Alexandria may not be one of America’s oldest cities, but Alexandria justifiably prides itself in being the hometown of George Washington and Robert E. Lee. Historic events such as George Washington’s Birthnight Ball and Lafayette’s 1824 visit to Alexandria were cause for great celebration, and are still recreated annually. These and other events of local and national significance were commemorated in ceramics which have been recovered from archaeological excavations at many of Alexandria’s private homes and taverns. During the Civil War, a writer in a local newspaper recalled “The people of Alexandria were always patriotic and public spirited.” (“Reminiscences of an Old Bachelor,” The Local News, December 21, 1861.)
Read Commemorative Wares in George Washington's Hometown for more on commemorative ceramics.
George Washington Mourning Pitcher
George Washington Mourning Pitcher. Creamware, transfer printed, 8.5” H. English, attributed to the Herculaneum Pottery, Liverpool, ca. 1800. Catalogue number AX91 4KSW-13 4KS-5. Photos by Gavin Ashworth, Courtesy, Ceramics in America.
This creamware pitcher was made in England to commemorate the death of George Washington. With Mount Vernon just eight miles away, and a town house on Cameron Street near the center of Alexandria, Washington was a frequent figure in town, worshiping at Christ Church and attending balls at Gadsby’s Tavern. The design is from a print published in 1800. This pitcher may have once belonged to the family of a tanner, Robert William Kirk, who owned a wooden store and dwelling on this property, at 416-418 King Street, until 1804.
The black-rimmed mourning pitcher depicts Washington in profile surrounded by a wreath, with the words “He in Glory/America in Tears.” On the reverse is an urn with the initials “GW” and the words “George Washington Born Feb. 11, 1732/Gen’l of the American Armies 1775/Resigned 1785/President of the United States 1789/Resigned 1796/General of the American Armies 1798/Died Universally Regretted 14th December 1799.” Underneath the spout are the words “A Man Without Example/A Patriot Without Reproach.”
George Washington pitcher fragment. Rockingham ware, American, after 1845. Catalogue number AX97. Photo by Gavin Ashworth, Courtesy, Ceramics in America.
This teapot or pitcher fragment, depicting George Washington, was discovered in excavations at a home on Duke Street along with other artifacts from the 1840s and ‘50s. This artifact was probably made in 1849 for the 50th anniversary of Washington’s death, and demonstrates his continued importance to Americans, and to Alexandrians.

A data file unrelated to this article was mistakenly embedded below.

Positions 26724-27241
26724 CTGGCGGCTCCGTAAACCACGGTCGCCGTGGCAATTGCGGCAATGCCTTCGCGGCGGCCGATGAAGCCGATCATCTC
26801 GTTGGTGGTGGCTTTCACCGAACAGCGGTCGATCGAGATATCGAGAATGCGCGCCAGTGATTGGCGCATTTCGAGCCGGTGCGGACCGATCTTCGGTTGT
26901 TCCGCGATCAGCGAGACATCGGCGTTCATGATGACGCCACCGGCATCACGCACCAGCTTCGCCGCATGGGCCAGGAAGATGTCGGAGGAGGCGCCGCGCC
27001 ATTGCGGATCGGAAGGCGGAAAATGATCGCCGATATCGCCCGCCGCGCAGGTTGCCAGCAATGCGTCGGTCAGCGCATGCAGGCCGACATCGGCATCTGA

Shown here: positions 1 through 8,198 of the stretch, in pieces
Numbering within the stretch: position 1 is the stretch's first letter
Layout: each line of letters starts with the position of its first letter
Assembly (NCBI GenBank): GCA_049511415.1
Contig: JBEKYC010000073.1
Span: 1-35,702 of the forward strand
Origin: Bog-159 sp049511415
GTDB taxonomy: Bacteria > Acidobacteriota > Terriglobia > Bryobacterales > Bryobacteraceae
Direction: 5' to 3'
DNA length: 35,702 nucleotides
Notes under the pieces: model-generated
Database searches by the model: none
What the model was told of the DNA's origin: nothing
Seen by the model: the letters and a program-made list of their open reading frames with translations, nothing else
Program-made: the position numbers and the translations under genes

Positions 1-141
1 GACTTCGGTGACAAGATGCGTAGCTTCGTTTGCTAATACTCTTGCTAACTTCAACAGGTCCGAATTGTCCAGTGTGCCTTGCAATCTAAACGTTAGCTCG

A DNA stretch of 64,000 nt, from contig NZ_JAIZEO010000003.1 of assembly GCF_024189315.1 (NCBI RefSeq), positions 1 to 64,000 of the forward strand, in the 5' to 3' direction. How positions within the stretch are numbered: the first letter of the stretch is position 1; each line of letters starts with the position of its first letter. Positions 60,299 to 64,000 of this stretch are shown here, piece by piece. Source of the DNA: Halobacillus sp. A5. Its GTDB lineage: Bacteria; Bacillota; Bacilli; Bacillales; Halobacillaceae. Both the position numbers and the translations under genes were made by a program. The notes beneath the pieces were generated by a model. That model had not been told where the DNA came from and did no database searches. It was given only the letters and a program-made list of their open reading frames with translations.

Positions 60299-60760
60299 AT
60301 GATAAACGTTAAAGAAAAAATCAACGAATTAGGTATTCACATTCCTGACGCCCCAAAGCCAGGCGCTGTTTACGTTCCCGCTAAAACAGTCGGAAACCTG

George Washington Commemorative Token, 1797. White metal. Catalogue number AX175 M-98-0592
This commemorative token has a bust of George Washington and his name on the obverse. On the reverse are nine lines with the words “GENERAL/OF THE AMERCIAN/ARMIES. 1777./ RESIGND THE COMMAND 1783/ELECTED PRESIDENT OF/THE UNITED STATES 1789. /RE-ELECTED, 1793. /RESIGN’D. /1797.
This artifact was found in excavations on the site of the Mills/Lee/Delaney plantation on Shuter’s Hill. Ludwell Lee, a lawyer, politician, and planter, owned the property in 1797 when the medal was struck. However, the medal may have belonged to a later owner, Benjamin Delaney, and lost when the mansion burned down in 1842.
Eagle Plate, pearlware with shell-edge border. English, ca. 1815-1830. Catalogue number AX94 MB-B 67.1578. Photo by Gavin Ashworth, Courtesy, Ceramics in America.
The Great Seal of the United States was adopted in 1782, but the “even scallop” shell-edge border shows that this plate was imported after the War of 1812. Arell’s Tavern had a set of these seven-inch muffin plates. These patriotic dishes were popular among the lower and middle classes, and were therefore appropriate for Arell’s, a working class tavern. Appropriately, another eagle plate with a blue edge was found at the nearby McKnight’s Tavern, at the Sign of the Spread Eagle.
Richard Arell’s Tavern was built by 1762. While largely a working-man’s tavern, Arell’s still saw illustrious visitors. George Washington’s diaries show that he dined at Arell’s frequently between 1764 and 1774. On July 5, 1774, George Washington, George Mason and others met at Arell’s to develop the Fairfax Resolves, the precursor of the Bill of Rights.